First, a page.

Mark Shapiro, the ESPN executive who was instrumental in moving the Breeders' Cup World Thoroughbred Championships to his network in 2006, is leaving ESPN effective Oct. 1 to become chief executive officer of Red Zone, a private entertainment investment company founded by Washington Redskins owner Daniel Snyder.Shapiro, executive vice president of programming and production since 2002, has been with ESPN since 1993. A release on espn.com detailed his background but offered no details on whether he would be replaced.Shapiro was selected as the keynote speaker for the Aug. 21 Jockey Round Table Conference in Saratoga Springs, N.Y., to discuss ESPN's plans for the Breeders' Cup broadcasts and Thoroughbred racing in general. The plan remains in place even though he is leaving the network, Jockey Club spokesman Bob Curran said Aug. 18.When Breeders' Cup and ESPN announced their deal in late April, Shapiro said: "This is an exciting day for us, folks. The Breeders' Cup isn't only a property for us. We are fans of horse racing, and we air 130 hours of programming annually. The Breeders' Cup is an evolutionary step for us.""We don't believe it will have any impact on the relationship between ESPN and horse racing in general," Keith Chamblin, senior vice president of marketing and industry relations for the NTRA, said of Shapiro's leaving. "We had a meeting with ESPN this past week that included Mark Shapiro and others, and they are fully engaged on every front as far as their commitment to using media access to promote the sport."It's more of a loss for ESPN than anyone."The Breeders' Cup has been televised by NBC since its inception in 1984. ESPN and its affiliated networks are 80% owned by ABC, which last year struck a deal with the New York Racing Association to broadcast the grade I Belmont Stakes, third leg of the Visa Triple Crown, in 2006-07.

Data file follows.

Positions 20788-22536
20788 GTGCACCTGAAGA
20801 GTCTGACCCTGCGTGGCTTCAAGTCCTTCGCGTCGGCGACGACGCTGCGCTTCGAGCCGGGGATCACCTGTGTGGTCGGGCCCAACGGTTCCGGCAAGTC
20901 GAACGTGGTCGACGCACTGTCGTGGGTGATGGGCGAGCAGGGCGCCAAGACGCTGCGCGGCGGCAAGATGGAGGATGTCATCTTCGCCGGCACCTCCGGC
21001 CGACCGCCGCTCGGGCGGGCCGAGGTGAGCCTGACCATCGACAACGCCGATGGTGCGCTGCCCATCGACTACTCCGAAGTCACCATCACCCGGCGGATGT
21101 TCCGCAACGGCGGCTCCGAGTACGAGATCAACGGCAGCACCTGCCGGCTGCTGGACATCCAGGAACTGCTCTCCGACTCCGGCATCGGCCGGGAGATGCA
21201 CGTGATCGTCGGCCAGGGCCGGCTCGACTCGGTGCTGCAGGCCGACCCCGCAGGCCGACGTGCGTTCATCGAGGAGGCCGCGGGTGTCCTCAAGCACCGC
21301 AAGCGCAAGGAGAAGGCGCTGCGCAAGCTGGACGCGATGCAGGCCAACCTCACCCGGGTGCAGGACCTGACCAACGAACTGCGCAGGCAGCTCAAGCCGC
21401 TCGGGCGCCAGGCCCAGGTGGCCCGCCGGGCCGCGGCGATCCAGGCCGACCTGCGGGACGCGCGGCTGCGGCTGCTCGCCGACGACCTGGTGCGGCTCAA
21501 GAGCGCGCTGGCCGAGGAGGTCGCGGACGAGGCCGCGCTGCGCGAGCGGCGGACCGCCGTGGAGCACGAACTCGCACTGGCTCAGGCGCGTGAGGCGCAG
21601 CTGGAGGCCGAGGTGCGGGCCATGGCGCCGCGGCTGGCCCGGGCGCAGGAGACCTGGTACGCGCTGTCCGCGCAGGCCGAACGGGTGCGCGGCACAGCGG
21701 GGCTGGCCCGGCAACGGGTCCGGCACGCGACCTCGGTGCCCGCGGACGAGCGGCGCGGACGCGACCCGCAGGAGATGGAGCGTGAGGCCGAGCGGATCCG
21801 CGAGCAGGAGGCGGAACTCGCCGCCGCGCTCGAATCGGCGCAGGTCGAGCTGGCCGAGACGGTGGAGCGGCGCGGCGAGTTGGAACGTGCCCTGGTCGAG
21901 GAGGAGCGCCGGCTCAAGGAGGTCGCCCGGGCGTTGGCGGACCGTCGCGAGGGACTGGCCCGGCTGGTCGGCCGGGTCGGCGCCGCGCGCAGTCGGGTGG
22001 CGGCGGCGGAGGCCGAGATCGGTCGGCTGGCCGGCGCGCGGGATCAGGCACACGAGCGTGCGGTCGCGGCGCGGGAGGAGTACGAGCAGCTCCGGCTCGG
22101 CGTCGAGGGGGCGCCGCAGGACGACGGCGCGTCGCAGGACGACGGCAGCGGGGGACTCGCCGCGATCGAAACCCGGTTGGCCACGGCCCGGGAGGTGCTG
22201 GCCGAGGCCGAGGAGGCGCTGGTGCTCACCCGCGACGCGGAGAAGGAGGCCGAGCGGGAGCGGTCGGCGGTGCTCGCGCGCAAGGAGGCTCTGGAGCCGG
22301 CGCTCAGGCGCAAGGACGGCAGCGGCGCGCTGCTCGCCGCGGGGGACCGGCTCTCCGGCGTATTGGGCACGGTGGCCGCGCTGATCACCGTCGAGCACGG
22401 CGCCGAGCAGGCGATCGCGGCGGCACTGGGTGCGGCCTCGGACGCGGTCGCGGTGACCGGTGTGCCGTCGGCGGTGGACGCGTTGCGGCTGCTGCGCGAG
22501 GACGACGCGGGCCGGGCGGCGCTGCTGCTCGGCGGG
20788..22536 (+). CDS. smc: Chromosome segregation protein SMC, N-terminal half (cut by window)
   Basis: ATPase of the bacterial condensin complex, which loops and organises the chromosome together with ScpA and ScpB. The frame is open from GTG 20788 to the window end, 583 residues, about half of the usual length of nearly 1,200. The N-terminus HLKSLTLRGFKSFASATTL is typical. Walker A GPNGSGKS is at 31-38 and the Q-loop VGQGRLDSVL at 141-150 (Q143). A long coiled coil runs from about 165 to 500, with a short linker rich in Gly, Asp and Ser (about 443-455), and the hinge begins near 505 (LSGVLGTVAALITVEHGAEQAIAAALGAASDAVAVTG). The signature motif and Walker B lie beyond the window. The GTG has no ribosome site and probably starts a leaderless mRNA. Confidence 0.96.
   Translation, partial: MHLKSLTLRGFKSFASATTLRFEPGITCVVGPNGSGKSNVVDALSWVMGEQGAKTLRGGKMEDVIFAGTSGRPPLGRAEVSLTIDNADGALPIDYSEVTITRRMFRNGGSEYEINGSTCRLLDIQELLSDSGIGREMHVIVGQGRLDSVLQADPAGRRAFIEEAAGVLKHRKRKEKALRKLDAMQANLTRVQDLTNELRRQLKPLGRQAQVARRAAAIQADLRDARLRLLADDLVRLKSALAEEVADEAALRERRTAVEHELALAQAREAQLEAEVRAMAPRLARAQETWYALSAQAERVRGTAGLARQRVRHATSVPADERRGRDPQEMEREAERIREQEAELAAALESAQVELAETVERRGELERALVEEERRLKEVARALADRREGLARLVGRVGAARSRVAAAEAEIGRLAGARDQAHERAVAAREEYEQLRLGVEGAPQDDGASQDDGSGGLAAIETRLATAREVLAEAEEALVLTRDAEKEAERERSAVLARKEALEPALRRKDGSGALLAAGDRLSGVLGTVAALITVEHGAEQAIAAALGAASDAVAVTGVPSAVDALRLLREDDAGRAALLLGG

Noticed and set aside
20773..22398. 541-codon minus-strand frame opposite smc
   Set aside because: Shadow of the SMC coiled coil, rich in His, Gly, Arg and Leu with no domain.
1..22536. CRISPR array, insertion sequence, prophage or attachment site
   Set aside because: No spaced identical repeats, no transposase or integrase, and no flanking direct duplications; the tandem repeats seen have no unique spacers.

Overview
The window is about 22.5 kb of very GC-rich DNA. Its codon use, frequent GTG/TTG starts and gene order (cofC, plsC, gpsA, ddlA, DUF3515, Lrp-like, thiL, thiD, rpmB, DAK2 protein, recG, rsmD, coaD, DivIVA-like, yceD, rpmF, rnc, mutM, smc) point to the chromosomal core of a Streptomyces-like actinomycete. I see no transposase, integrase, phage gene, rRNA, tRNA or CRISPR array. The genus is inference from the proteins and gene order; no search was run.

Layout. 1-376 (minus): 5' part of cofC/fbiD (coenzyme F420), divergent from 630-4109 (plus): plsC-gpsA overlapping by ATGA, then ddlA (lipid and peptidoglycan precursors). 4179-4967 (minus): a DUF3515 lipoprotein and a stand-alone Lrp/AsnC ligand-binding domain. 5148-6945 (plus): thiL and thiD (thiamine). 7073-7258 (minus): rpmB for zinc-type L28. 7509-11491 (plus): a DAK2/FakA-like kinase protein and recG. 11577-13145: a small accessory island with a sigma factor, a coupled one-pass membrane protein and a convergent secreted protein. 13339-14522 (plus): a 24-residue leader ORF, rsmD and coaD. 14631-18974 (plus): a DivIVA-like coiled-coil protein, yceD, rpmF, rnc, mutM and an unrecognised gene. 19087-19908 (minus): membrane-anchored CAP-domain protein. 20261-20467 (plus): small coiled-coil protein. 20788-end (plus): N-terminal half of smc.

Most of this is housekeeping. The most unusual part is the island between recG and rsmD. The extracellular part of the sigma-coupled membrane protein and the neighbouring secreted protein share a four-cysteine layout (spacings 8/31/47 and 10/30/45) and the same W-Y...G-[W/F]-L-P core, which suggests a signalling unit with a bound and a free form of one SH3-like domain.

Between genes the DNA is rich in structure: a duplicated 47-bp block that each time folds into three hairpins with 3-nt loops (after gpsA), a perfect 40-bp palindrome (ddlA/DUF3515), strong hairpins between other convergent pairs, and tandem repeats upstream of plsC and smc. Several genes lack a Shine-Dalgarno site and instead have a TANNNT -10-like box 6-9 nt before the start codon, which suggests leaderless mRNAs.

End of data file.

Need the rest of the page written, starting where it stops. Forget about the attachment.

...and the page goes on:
The Jockey Club has weighed in publicly on the topic of account wagering economics, urging the pari-mutuel industry to urgently work together to devise a model that benefits horsemen, racetracks, and patrons.